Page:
When the practitioner shines the light of a retinoscope into an eye, they see the light reflected from the retina. This reflected light is called the retinoscopic reflex, or ‘ret reflex’; it looks like a red light inside the pupil. Depending on the person’s refractive error, when the practitioner moves the retinoscope, the ret reflex will move in a certain way inside the pupil. Trial lenses can be used to measure the amount of movement that a ret reflex has so that the refractive error can be estimated accurately.
Types of Retinoscopy :
- rotated to any axis position (by rotating the sleeve)
- made wider or narrower in width (by moving sleeve up or down)
- changed from convergent to divergent light (by moving the sleeve up or down). It is normally used in the ‘down’ position.
- made larger or smaller in diameter (by moving the sleeve up or down)
- changed from convergent to divergent light (by moving the sleeve up or down).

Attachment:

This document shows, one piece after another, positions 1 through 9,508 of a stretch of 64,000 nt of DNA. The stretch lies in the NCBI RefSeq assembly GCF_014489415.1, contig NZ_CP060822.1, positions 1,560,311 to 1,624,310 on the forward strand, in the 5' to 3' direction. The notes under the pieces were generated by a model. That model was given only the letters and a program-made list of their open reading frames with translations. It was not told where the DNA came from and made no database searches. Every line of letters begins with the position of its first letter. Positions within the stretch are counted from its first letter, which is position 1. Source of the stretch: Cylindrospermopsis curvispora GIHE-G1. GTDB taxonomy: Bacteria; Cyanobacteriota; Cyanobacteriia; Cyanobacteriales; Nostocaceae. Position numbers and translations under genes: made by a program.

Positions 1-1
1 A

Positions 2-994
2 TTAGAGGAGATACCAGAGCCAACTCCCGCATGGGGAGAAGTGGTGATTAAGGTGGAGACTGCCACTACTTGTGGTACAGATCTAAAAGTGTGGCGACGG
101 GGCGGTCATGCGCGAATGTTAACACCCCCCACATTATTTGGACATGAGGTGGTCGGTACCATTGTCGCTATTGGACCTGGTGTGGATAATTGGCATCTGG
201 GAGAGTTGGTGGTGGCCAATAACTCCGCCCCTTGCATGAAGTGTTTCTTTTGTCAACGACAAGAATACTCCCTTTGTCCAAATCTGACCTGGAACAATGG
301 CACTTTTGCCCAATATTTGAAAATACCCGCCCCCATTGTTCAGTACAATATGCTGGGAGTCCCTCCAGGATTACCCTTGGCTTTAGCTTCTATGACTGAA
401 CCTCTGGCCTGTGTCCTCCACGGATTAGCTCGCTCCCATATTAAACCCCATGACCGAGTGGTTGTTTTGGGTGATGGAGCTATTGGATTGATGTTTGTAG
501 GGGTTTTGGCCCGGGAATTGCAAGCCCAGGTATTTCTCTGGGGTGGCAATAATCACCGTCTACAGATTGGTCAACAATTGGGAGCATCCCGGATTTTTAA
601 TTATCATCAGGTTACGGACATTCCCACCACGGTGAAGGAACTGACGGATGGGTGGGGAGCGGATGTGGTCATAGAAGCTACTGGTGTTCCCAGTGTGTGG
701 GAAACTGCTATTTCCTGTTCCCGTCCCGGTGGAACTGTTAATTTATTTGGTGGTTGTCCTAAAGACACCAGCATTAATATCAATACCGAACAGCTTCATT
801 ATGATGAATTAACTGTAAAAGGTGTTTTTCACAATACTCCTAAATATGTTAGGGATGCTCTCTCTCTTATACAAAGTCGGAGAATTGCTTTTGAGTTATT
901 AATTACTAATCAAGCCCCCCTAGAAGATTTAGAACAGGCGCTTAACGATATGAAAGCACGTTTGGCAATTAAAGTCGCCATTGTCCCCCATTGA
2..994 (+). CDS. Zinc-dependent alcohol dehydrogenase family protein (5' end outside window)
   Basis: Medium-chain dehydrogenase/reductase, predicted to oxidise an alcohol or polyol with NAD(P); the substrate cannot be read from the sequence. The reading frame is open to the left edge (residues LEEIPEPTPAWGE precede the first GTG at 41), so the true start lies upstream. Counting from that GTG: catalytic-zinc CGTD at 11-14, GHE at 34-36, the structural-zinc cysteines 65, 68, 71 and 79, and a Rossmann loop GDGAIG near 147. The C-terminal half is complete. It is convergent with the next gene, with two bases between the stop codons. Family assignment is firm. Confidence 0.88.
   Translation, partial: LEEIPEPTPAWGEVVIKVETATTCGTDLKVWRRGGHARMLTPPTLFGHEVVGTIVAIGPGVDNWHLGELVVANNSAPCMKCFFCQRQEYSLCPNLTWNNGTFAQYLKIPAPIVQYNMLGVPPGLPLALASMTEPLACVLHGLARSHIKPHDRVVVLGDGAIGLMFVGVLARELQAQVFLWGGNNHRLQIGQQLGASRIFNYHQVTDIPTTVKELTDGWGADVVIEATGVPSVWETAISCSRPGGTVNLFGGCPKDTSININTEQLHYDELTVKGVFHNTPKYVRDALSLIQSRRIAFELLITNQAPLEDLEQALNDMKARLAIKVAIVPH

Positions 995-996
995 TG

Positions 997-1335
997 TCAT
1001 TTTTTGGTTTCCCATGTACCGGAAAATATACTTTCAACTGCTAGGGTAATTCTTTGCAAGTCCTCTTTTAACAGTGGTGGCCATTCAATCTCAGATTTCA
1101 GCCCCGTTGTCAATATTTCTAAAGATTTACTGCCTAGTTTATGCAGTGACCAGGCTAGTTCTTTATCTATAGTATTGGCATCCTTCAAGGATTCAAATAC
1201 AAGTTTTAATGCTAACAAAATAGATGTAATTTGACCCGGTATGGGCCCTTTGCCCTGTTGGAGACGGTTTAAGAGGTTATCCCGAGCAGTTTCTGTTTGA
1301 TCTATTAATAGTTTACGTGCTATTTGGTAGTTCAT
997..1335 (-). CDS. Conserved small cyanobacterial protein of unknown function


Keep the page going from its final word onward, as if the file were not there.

- Plus lenses neutralize a ‘with’ movement.
- Minus lenses neutralise an ‘against’ movement.
- Spherical lenses, with a wide range of powers, both positive and negative, generally 0.12 D, 0.25 D, and then in steps of 0.25 D up to a certain point, then in steps of 0.50 D, and then finally in steps of 1.00 D. At least two of each power are included.
- Cylindrical lenses in a variety of powers, often both positive and negative, mostly in steps of 0.25 D
- Accessory lenses used for special tests: prisms, filters, occluders, pinhole, and others.
- Do you get a streak of uniform brightness when the instrument is turned on?
- Does the brightness of the streak vary when the brightness control is turned?
- Does the sleeve in the instrument slide up and down freely and vary the length when it is moved?
- Does the patch of light or the streak rotate when the bulb is turned using the sleeve?
- Wipe lenses with a lens cleaning cloth if stained or smudged.
- Keep the lenses in the case after use.
- Wipe the trial frame’s nose rest with an alcohol wipe after each patient.